|6/13/2017 11:41:00 AM|
Fans brave the elements for the big show
|The weather was chilly, but the action was as hot as ever at Sisters Rodeo. photo by Gary Miller|
By Craig RullmanThousands of rodeo fans ignored occasional rain, constant wind, and low temperatures to enjoy five days of spills, thrills, chills, and a new arena record in tie-down roping at the 77th annual Sisters Rodeo.
Sisters Rodeo offers the largest purse anywhere on the rodeo circuit during the second week of June, which virtually guarantees that the nation's top cowboys and cowgirls will come from across the nation, and indeed the world, for a shot at the money and a champion's buckle.
Veteran announcer Curt Robinson, who has been bringing his distinctive voice to rodeo for over 30 years, told The Nugget, "I think it went really, really well, considering the weather. The crowds were outstanding every night."
Robinson, who - along with his partner in the announcing booth Wayne Brooks - brings insight, humor, and his distinctive voice to every performance, remarked that "Except for one night when we threw off all the bull riders, we had somebody in the money every night."
Wednesday featured the sixth annual offering of Xtreme Bulls, a Professional Rodeo Cowboys Association event which lures the nation's top bull riders for a rich purse and the opportunity to climb in the PRCA world standings. Xtreme Bulls is a popular event, and has been featured at Sisters Rodeo since 2012.
In this year's buck-out Trent Jacobson, from Irwin, Idaho, earned the first finals and aggregate win of his career, and took home his first-ever prize money in an Xtreme Bulls event. Jacobson battled hard, securing the 10th position in the final round with a 73-point ride on a bull called Ozone, owned by the Corey and Lange Rodeo Company, the same bull that turned out an incredible 90-point ride at a spring rodeo in Clovis, California.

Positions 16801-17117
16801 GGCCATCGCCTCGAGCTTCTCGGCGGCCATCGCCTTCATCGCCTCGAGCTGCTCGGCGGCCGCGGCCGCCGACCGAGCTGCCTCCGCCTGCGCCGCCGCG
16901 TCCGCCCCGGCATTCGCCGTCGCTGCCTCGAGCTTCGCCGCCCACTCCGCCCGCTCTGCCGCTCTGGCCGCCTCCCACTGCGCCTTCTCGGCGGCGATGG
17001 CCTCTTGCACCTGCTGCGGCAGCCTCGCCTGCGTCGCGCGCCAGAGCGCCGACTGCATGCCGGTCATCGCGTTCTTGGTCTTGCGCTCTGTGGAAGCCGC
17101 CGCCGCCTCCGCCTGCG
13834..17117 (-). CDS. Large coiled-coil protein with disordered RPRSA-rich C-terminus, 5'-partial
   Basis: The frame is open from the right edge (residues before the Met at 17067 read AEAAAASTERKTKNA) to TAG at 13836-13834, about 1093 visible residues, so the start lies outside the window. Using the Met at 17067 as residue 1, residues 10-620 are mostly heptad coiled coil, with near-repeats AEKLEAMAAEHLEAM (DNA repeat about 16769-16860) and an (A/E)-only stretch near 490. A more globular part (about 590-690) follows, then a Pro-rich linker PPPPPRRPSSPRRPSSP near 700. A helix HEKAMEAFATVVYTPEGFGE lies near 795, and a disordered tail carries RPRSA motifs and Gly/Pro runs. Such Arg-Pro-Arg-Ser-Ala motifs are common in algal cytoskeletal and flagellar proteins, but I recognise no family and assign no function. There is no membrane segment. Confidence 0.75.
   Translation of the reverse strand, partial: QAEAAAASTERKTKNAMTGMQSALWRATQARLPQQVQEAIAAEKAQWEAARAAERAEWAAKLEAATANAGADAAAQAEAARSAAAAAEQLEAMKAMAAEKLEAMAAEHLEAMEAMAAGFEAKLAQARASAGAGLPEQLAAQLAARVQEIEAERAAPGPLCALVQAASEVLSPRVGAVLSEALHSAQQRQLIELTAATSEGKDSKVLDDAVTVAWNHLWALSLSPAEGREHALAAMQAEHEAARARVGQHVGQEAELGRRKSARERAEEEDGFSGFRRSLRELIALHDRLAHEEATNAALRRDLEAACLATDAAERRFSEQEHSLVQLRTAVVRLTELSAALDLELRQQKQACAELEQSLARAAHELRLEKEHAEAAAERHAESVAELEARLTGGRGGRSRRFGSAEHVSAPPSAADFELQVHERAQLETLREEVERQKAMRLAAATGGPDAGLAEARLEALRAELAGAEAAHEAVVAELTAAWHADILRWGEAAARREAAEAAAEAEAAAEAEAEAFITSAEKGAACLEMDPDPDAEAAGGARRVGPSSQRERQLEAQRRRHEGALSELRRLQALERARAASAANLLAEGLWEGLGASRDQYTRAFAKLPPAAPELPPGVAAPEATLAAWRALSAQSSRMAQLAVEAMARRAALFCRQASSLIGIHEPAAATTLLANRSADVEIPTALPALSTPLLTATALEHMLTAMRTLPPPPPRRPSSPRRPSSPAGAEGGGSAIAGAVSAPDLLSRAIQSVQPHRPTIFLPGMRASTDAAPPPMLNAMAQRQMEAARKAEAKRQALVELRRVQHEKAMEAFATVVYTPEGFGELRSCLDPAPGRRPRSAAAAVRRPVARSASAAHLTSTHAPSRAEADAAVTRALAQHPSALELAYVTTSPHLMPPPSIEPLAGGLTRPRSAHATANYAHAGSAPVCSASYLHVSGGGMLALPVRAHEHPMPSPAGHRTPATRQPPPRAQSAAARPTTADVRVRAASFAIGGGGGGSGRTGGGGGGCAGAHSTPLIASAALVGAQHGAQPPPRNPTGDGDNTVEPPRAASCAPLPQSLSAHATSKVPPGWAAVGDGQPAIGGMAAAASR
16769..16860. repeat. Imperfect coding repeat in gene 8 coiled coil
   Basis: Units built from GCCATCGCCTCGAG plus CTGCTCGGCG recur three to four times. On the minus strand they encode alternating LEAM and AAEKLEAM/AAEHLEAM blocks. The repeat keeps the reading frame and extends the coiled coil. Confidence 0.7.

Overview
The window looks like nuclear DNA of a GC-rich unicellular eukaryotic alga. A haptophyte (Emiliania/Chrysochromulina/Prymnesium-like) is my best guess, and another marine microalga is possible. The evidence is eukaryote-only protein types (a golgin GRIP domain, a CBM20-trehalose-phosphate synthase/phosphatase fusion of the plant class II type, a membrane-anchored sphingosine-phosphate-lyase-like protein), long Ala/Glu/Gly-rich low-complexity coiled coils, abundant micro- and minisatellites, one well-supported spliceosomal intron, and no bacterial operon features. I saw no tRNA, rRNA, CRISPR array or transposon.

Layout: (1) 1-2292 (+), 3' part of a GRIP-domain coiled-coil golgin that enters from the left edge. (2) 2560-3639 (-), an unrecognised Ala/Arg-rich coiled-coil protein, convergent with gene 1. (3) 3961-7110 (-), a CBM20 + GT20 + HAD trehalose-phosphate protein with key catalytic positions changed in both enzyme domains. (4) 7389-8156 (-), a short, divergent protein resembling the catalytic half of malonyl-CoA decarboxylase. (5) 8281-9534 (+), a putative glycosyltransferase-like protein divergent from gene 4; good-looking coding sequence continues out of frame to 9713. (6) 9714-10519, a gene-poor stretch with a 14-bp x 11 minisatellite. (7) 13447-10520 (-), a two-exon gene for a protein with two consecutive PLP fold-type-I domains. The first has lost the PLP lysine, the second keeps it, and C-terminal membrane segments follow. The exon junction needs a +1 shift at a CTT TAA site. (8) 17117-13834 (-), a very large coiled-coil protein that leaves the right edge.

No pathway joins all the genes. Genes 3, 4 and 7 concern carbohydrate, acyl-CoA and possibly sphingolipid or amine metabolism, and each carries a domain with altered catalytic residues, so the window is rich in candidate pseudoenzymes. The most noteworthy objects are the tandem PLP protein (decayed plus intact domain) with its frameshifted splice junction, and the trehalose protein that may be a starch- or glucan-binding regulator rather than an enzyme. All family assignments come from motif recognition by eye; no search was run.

In the finals, Jacobson covered Anchor Man, a bull ridden only three times for score, to an 85.5, the finals and aggregate championship, and nearly $5,000 in prize money.
The full rodeo commenced on Thursday, with cowboys and cowgirls battling each night for a win and their overall position in the aggregate. On Thursday night, Westyn Hughes of Caldwell, Texas, set a new arena record in tie-down roping with a 7.6-second run on a sprightly calf in the second go-round, breaking the original mark set by Blair Burk of Durant, Oklahoma in 1997, and tied last year by Matt Shiozawa of Chubbock, Idaho.
Friday-night action saw Mat Turner of Gundagai, Australia, turn in a 73.5-point ride in bareback riding for the win, and a 3.7-second steer-wrestling victory by Scott Guenthner of Provost, Alberta.
Saturday results saw Jane Melby make an incredible 17.39 run for the barrel racing win, and Nevada cowboy Wyatt Denny finishing in a tie with Clayton Biglow of Clements, California, at 76.5 in the bareback grind.
Sunday saw the final round of action and the squaring up of several tight-run contests in the aggregate. When it was all over, Mount Vernon cowboy Trevor Knowles - an Oregon favorite and perennial National Finals Rodeo contestant - split the steer wrestling aggregate with Olin Hannum of Malad, Idaho, earning nearly $4,000 for his efforts.
In saddle bronc riding, two-time World Champion Taos Muncy of Corona, New Mexico, who survived a spill at last year's rodeo when his horse went down, and who has lifetime winnings of nearly $1.5 million in the PRCA, took home a winner's buckle and $4,300.
The 2009 Indian National Finals Rodeo winner Brooks Dahozy of Window Rock, Arizona, and his teammate Jason Duby of Klamath Falls, took home the team-roping title with a 12.7-second time in the aggregate.
In barrel racing, Jane Melby from Burneyville, Oklahoma, won a close-run contest over second-place finisher Tillar Murray from Texas. Melby held on by 5/10s of a second at 17.39 for over $4,000 in prize money.
The bareback riding crown went to Justin Miller of Billings, Montana, and the tie-down aggregate championship went to Shane Hanchey, at 17.9 seconds, good enough for nearly $4,500.
The US Bank All Around Cowboy buckle was awarded to Jordan Ketscher, who was the only contestant to win money in two events. Ketscher, of Squaw Valley, California, pocketed over $1,200 dollars in tie-down and team roping.
Fans of Sisters Rodeo, who come from all over the country to enjoy one of the finer rodeo contests in America, proved their own mettle by coming out in droves - in less than ideal weather - to cheer on their favorite rodeo athletes and to support this signature event.
As Curt Robinson told The Nugget, "Every event, every performance, had something to offer. And you can't ask for better than that."
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